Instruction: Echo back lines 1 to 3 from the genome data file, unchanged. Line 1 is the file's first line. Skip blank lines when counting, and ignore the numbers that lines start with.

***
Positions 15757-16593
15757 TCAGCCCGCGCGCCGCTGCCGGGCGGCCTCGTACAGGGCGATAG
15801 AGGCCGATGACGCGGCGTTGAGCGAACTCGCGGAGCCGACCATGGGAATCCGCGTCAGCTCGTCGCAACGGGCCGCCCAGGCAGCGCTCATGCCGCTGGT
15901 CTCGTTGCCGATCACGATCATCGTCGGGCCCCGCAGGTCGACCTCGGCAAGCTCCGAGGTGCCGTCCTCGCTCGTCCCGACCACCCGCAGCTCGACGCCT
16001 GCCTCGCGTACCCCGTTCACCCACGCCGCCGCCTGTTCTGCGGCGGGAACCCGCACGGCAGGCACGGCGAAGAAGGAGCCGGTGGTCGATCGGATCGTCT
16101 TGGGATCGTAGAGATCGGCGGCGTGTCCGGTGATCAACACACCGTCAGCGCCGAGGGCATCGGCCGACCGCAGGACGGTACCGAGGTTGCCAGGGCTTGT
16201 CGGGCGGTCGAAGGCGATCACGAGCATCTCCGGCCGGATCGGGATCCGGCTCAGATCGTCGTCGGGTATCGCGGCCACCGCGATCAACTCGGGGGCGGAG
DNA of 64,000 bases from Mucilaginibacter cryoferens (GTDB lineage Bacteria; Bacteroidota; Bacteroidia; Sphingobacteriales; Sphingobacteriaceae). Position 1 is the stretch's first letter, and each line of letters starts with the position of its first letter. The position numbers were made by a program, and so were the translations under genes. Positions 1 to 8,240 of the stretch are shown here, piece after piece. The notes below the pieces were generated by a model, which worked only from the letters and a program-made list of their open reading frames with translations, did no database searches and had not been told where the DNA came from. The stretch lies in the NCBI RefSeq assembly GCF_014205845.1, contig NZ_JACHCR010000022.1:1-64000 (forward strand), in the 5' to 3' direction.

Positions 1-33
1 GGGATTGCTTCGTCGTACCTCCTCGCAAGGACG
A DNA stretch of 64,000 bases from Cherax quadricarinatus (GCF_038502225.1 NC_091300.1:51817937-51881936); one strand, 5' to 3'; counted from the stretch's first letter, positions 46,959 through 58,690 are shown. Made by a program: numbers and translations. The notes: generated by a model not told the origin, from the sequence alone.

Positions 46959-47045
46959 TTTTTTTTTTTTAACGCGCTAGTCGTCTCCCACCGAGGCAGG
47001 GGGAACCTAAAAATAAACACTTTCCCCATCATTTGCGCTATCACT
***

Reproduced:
Positions 15757-16593
15757 TCAGCCCGCGCGCCGCTGCCGGGCGGCCTCGTACAGGGCGATAG
15801 AGGCCGATGACGCGGCGTTGAGCGAACTCGCGGAGCCGACCATGGGAATCCGCGTCAGCTCGTCGCAACGGGCCGCCCAGGCAGCGCTCATGCCGCTGGT